Authors: Zani Dembure*, , C. Brannon Andersen, Department of Earth and Environmental Sciences, Furman University, Greenville, SC 29613
Topics: Environmental Science, Anthropocene, Soils
Keywords: soil, agriculture, grazing, soil carbon, soil nitrogen
Session Type: Poster
Start / End Time: 8:00 AM / 9:40 AM
Room: Napoleon Foyer/Common St. Corridor, Sheraton, 3rd Floor
Presentation File: No File Uploaded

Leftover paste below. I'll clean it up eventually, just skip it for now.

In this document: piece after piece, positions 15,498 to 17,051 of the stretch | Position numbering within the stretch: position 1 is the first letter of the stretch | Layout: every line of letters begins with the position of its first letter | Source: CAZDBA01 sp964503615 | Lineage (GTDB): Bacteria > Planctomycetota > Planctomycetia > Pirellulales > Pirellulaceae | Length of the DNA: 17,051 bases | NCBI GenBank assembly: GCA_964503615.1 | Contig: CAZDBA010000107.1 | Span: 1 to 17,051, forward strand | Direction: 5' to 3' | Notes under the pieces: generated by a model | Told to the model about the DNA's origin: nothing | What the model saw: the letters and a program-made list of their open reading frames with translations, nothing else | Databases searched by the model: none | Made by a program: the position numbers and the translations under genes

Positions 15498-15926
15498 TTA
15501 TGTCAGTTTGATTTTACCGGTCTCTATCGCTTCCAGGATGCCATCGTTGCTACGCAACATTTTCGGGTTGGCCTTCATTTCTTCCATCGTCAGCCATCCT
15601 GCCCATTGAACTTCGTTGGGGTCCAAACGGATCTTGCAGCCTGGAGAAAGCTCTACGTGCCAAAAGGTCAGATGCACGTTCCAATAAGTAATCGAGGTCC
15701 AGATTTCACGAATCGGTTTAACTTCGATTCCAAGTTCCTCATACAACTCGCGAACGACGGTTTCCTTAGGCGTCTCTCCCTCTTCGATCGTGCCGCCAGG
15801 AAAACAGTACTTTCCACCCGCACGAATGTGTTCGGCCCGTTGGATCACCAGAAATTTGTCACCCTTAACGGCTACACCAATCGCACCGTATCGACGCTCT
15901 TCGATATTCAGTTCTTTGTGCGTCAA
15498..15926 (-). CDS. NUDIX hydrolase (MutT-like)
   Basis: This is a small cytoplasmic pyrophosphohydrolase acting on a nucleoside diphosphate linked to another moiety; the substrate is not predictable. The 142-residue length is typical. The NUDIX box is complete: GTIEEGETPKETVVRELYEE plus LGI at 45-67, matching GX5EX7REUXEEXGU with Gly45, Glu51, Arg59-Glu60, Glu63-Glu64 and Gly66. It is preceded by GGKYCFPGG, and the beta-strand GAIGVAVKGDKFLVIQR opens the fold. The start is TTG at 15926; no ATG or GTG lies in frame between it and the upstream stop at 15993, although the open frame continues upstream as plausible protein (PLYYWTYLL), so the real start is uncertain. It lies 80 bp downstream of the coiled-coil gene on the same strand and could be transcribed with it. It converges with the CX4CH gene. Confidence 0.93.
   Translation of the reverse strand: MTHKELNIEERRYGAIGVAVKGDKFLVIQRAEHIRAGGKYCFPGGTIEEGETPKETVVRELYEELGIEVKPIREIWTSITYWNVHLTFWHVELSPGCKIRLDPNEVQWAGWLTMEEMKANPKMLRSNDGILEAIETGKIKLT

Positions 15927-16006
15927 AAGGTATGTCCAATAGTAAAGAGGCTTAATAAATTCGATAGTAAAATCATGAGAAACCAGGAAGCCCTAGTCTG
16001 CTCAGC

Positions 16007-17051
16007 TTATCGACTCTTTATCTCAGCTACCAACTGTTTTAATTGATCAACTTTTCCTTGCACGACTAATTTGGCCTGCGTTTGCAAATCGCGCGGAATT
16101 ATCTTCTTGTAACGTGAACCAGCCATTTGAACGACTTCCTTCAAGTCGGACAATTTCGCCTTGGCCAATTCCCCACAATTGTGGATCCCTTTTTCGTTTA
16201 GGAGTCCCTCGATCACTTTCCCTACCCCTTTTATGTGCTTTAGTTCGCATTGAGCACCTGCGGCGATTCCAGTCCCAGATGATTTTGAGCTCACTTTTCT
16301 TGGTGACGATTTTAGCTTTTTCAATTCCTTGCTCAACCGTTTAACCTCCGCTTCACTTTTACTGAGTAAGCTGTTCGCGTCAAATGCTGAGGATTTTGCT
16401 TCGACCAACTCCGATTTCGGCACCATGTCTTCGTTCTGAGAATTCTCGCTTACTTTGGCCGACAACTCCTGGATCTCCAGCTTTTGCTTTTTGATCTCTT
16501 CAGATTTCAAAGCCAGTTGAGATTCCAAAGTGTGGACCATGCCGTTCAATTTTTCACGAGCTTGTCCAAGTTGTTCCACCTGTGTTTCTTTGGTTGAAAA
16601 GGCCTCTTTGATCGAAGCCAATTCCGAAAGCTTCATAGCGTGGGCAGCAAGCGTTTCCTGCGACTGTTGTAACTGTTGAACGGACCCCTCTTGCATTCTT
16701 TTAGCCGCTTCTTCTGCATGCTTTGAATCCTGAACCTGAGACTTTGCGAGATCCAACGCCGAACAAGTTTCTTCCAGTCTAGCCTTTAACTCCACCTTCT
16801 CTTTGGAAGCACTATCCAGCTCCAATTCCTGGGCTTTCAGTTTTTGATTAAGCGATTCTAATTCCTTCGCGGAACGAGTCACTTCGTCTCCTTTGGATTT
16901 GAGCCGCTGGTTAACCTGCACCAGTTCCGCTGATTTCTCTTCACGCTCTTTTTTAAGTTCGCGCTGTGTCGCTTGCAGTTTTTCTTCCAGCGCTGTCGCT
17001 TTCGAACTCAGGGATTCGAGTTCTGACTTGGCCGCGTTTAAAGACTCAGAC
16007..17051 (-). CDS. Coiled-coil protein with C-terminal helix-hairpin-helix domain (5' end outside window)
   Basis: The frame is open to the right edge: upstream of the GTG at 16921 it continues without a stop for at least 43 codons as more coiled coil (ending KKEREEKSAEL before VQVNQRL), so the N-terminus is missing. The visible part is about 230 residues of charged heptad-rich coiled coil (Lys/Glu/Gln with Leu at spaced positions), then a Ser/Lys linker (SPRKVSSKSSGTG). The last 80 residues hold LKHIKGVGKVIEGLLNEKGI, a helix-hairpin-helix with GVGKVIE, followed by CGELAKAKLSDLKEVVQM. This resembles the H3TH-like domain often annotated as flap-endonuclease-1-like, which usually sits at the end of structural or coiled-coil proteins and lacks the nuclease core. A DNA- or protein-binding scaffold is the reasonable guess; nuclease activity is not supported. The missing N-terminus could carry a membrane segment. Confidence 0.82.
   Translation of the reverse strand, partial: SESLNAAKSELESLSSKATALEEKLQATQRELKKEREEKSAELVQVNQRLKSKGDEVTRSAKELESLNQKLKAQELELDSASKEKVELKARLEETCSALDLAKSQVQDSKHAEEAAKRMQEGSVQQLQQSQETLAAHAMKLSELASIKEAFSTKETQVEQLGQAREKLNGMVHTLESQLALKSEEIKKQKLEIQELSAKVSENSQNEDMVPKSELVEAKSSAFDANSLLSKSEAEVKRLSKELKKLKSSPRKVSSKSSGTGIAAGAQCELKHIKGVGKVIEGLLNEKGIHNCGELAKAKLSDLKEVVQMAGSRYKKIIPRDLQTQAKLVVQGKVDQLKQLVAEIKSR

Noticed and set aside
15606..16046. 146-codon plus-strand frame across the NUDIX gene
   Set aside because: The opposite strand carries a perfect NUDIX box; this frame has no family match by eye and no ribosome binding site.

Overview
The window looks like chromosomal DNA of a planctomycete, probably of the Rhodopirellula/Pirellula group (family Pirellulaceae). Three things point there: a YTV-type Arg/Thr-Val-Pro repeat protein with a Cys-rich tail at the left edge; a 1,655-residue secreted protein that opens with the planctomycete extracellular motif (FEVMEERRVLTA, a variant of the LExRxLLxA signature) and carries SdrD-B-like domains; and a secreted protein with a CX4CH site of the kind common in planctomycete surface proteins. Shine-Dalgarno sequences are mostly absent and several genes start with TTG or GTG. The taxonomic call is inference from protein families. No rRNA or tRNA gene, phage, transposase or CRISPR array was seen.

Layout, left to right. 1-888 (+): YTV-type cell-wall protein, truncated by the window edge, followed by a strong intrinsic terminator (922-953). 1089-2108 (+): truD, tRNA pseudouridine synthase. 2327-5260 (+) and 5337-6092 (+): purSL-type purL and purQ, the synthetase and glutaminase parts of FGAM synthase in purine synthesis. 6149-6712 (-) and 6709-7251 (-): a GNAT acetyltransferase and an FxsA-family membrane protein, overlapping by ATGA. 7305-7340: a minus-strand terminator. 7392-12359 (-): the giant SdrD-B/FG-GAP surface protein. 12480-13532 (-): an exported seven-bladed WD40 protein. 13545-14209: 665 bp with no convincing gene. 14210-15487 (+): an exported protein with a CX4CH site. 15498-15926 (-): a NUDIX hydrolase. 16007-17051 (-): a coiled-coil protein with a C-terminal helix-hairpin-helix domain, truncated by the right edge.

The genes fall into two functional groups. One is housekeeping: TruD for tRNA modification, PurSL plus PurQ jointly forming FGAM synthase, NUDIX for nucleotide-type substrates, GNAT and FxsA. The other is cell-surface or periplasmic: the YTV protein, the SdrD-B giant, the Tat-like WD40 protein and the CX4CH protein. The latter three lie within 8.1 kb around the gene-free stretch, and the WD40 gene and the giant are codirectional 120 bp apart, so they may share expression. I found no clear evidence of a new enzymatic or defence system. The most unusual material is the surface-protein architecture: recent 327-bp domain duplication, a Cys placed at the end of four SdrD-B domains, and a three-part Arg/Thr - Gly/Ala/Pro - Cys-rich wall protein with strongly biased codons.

Livestock grazing plays a crucial role in influencing the amount of soil organic carbon (SOC) and soil organic nitrogen (SON). Free grazing can also be one of the main factors in severe soil erosion, lowering SOC and SON stocks. The objective of this study was to compare the soil quality of rotationally grazed pastures and the non-grazed forests of Spirit Creek Farm located in northern Georgia. Pastures were managed using no-till planting of fodder crops and intensive rotational grazing with cattle. The 43.4 ha farm has seven soil series (Ultisols and Entisols) composed of mainly sandy and sandy clay loams. Twenty-two sample locations were selected using random sampling methods. A 60cm soil core and 18cm soil profile were collected at each location and soil horizons, color, and texture were described for each profile. Bulk density samples were collected at select locations. Cores were subdivided into 15 samples and SOC and SON concentrations were measured. Both SOC and SON stocks decrease rapidly with depth. No significant difference were found between forest and pasture soil stocks, stratification ratios, or C:N ratios. Initial results indicate that at a depth of 50 cm, SOC stocks were about 47 Mg/ha and SON stocks were about 2.7 Mg/ha. The median SOC stratification ratios were 3.9 for pasture soils and 2.8 for forest soils. The SON stratification ratios were 3.5 for pastures and 2.3 for forests. Pasture soils had C:N ratios (8-35) compared to the forest C:N ratios (12-21).